Differentiable programming is getting a little exciting nowadays. The core idea is that you can build a language from the ground up that simultaneous supports both (a) computation of direct numerical results and (b) cheap, cheap computation of the derivative.

The most popular implementation of this idea is TensorFlow. TensorFlow is by most accounts a tool for constructing neural networks. The principal way you build a neural network is by designing its *architecture* as a series of interacting “layers” that compute a *forward prediction* based on input data and then you *train* that architecture through a process known as *gradient descent*—which essentially requires computing the derivative of the forward prediction over and over and over.

Before tools like TensorFlow you’d construct the equations for the NN architecture and its derivative by hand. This placed a significant constraint on both the accessibility of the technology and the complexity of architectures you’d reasonably want to explore. It’s a big, mostly mechanical, pain in the ass to compute these derivatives.

So TensorFlow creates a lot of leverage by just doing that for you automatically.

## Where else do we want cheap derivatives?

TensorFlow today enjoys a bit of an underground role as being the premiere language for differentiable programming. While it’s geared toward construction of NN architectures, there’s nothing preventing you from writing other kinds of “tensor” programs and exploiting the same cheap derivative property.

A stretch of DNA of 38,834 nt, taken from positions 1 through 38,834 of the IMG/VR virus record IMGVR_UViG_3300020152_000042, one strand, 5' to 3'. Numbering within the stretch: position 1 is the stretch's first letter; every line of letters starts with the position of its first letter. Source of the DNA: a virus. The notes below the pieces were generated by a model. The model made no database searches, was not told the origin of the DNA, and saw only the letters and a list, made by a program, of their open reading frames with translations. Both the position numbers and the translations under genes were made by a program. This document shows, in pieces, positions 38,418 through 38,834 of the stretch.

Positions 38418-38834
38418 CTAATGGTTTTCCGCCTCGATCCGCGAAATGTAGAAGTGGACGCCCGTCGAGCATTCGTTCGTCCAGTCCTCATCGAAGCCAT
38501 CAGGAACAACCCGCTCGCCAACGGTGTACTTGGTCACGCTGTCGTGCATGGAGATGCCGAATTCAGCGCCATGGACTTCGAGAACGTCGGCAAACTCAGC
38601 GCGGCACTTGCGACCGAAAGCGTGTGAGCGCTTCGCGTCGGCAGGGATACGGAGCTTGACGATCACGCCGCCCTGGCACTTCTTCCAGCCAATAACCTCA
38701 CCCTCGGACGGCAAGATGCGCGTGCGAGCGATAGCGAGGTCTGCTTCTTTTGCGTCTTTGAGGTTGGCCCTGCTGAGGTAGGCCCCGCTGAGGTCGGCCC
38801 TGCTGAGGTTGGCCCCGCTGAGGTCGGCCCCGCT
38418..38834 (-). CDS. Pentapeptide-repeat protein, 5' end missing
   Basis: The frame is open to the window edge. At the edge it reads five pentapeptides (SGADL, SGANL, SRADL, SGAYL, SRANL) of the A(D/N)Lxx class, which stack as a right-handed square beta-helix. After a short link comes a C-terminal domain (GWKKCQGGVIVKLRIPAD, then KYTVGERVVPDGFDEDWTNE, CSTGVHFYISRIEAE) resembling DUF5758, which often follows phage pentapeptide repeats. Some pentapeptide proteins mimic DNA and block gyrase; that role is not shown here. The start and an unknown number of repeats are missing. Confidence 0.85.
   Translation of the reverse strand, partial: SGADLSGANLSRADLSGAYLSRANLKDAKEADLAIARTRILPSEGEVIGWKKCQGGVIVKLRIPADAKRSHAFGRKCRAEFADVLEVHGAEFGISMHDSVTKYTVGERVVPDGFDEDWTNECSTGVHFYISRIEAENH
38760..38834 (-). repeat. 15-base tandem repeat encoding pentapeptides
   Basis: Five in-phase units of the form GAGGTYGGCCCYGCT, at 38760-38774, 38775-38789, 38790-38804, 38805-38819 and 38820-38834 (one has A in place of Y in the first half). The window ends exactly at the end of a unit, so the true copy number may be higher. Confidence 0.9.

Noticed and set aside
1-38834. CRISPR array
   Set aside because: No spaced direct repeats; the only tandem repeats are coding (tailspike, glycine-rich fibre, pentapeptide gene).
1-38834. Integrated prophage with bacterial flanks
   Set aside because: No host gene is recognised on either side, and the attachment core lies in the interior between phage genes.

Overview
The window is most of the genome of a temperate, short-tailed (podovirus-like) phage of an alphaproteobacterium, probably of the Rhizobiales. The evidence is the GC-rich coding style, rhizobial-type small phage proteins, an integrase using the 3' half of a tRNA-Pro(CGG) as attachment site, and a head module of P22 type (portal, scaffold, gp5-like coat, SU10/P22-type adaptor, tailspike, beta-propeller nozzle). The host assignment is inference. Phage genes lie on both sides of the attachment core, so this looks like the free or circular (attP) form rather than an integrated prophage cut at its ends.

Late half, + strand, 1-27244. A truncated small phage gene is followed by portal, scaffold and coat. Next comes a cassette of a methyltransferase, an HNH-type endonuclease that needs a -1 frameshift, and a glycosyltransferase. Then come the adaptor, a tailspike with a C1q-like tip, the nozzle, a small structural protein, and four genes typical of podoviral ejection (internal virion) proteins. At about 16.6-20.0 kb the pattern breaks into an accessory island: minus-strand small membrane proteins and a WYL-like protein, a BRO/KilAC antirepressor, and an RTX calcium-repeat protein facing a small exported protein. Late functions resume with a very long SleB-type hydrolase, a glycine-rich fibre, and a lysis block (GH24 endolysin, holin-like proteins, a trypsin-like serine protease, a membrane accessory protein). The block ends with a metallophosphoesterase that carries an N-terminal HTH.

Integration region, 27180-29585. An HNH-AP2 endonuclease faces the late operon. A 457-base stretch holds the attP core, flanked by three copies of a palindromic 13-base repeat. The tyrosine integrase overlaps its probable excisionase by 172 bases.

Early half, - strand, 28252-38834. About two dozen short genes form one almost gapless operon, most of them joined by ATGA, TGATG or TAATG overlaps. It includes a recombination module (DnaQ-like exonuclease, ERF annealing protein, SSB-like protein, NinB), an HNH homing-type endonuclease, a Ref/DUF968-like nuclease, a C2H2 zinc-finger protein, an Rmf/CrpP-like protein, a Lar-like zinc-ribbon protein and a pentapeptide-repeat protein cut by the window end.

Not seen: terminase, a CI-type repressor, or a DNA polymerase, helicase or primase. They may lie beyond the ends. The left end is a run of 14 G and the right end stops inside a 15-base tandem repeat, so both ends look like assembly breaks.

Cheap derivatives are important in many other statistical and modeling applications. They’re the key technique for big hammer tools like convex optimization and Laplacian approximation. Many physical processes are specified as systems of differential equations where the interaction between derivatives and first order terms is key.

Is TensorFlow a good match for other domains that are further afield of neural network machine learning? Is there an opportunity for new kinds of differentiable programming languages?

I can imagine a differentiable modeling language that’s explicitly geared for designing models of physical processes. It’d need a good story for modularity as well as unit quantities and would plausibly want to compile to fast code both on the forward path and the (higher order?) derivative paths. Packaged in a tooling system that prints out traces of intermediate quantities and can run various optimization routines over the core model, this feels like it opens new doors for the process of building, refining, and using these sorts of models.